Doesn't the name "Wazuma" sound like it might be a real word? Something related to surfing, perhaps, or maybe an exotic jungle creature. After all, vehicle names usually have some kind of meaning -- often an animal or a place or some kind of anagram -- that might lend a glimpse into the minds and imaginations of their designers. And who wouldn't want a more intimate relationship, however superficial, with a six-figure investment?
We wondered about the origins of the moniker because, when staring down a Wazuma for the first time, any kind of insight would be welcome. "Zuma" comes from the Japanese word for "storm," and the "wa" part refers to the quad's "w-wheeled geometry" (which in turn refers to the way the front wheels are spaced far apart and the back wheels are situated close together, providing better stability than previous quad designs). So Lazareth's beast actually defines the term, which, it must be said, is pretty cool.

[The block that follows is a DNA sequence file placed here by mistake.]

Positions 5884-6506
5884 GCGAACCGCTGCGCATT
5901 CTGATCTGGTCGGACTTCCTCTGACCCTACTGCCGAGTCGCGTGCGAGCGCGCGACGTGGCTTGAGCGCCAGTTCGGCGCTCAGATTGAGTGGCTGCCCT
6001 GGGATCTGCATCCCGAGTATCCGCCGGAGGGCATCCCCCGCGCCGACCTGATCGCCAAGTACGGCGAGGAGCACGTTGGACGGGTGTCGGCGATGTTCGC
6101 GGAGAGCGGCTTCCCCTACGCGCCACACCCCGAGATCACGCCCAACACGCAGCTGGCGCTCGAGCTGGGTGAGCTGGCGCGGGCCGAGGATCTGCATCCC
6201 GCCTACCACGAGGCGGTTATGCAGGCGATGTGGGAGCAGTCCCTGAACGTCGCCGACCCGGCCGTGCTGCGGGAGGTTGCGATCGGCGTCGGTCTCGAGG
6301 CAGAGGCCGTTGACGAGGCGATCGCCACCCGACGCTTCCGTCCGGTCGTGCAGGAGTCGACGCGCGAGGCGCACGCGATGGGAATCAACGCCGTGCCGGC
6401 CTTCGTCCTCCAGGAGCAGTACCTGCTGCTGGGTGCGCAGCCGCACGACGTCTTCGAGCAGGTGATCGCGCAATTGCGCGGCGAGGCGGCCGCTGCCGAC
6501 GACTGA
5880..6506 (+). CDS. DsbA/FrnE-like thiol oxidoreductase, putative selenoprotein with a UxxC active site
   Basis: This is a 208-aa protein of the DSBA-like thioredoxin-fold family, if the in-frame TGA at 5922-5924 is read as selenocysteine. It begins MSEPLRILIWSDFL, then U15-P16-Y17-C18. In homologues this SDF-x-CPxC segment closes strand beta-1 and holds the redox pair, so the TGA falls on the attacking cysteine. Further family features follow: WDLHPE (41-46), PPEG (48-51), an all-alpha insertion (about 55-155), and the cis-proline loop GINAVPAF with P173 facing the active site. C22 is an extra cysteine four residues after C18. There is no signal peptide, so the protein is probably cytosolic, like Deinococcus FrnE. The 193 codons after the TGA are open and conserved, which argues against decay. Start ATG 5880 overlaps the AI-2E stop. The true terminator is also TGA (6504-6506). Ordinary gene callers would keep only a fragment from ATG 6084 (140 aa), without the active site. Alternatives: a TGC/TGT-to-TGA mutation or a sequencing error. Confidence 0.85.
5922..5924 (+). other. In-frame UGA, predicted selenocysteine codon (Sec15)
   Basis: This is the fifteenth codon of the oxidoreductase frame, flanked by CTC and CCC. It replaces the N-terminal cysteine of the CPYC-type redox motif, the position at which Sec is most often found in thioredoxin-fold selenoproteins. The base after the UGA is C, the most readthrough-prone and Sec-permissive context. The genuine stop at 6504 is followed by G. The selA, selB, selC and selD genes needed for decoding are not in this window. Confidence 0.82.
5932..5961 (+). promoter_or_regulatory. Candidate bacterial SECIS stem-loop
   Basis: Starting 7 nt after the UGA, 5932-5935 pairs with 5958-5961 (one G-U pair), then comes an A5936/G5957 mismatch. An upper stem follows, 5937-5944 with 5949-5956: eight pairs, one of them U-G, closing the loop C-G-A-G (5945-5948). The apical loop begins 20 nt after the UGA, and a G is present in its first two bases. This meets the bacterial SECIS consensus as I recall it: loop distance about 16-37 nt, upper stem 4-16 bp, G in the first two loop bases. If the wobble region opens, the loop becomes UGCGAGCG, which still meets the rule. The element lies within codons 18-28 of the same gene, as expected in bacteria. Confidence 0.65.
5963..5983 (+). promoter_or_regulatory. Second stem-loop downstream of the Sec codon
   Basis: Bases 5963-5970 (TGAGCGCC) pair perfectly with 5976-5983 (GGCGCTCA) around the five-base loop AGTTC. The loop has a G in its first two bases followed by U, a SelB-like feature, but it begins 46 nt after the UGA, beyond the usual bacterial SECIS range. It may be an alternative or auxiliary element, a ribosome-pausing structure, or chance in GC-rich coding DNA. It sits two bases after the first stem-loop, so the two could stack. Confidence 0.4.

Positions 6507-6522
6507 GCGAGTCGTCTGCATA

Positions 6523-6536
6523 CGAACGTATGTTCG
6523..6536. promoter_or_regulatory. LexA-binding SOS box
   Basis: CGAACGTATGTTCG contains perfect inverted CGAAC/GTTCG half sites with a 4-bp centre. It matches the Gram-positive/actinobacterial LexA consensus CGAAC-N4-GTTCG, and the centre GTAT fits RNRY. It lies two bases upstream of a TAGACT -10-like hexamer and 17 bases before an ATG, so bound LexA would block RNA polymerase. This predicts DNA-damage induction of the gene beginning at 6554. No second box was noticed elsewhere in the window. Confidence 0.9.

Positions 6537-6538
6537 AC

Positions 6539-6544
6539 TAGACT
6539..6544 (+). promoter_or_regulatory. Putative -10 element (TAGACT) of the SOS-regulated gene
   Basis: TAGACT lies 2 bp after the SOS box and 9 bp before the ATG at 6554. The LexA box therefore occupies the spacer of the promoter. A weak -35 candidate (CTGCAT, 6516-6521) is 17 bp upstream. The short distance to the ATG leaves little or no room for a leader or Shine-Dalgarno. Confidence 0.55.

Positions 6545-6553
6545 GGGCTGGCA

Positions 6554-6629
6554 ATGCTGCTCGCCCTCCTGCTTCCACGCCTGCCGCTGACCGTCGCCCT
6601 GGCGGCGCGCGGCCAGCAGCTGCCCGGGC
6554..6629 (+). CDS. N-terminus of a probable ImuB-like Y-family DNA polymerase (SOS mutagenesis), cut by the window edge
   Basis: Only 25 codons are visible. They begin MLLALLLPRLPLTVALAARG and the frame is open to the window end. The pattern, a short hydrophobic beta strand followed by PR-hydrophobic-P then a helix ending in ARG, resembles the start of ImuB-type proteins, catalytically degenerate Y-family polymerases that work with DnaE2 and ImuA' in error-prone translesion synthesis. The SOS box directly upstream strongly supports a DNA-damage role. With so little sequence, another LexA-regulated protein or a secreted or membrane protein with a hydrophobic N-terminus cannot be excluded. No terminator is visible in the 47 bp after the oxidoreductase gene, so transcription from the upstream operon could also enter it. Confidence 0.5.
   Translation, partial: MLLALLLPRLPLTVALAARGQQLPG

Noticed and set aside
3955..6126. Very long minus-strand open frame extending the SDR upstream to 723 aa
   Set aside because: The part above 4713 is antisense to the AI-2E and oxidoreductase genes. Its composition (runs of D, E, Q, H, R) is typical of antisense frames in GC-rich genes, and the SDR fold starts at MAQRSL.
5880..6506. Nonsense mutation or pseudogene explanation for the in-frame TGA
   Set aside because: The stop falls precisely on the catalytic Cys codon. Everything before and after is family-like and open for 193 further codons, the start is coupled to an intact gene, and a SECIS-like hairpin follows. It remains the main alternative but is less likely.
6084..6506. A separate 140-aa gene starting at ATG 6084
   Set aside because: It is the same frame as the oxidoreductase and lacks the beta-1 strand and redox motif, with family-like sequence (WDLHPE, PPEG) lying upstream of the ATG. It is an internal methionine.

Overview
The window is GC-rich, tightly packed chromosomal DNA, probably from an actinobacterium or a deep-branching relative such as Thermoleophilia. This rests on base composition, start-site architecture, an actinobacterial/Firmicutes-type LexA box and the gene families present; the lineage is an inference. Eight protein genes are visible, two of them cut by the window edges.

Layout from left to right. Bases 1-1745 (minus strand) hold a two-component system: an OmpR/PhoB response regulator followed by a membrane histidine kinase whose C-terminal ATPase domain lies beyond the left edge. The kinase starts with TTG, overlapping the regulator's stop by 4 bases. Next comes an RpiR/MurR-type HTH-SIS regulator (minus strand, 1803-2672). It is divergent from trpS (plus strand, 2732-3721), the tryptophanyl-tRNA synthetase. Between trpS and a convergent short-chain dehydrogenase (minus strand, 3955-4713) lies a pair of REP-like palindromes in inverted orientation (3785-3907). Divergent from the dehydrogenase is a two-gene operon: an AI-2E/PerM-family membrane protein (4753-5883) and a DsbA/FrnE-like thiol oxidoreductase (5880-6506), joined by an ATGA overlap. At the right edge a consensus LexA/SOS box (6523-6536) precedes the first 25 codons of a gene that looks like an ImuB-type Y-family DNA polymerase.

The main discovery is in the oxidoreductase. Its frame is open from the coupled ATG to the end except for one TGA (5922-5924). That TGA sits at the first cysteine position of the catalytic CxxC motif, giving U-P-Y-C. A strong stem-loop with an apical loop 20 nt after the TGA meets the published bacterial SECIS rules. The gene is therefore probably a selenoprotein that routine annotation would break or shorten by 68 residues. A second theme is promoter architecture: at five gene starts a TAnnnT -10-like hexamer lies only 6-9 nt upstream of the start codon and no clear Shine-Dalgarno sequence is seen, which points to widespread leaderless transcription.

Any vehicle that's built from the choicest bits of high-end cars is going to be expensive. The Wazuma's no exception. Depending on your preferred blend of Euro-origin ingredients, for the price of your chosen Wazuma configuration, you could instead put together a stable of luxury cars ranging from impressive to flat-out incredible. But instead, those luxury cars will be taken apart, and the unpretty bits will be meshed together in a best-of-the-best configuration. In fact, there are several such best-of-the-best configurations, which is why the Wazuma name is flanked by model designations (like trim levels on a car or engine displacement on a motorcycle).
All Wazumas are quad-frame bikes, which, considering their size and power, are more like cars without cabins. The Wazuma's actually been around for several years, but it's the new V8F that made headlines for its chart-topping ballsiness.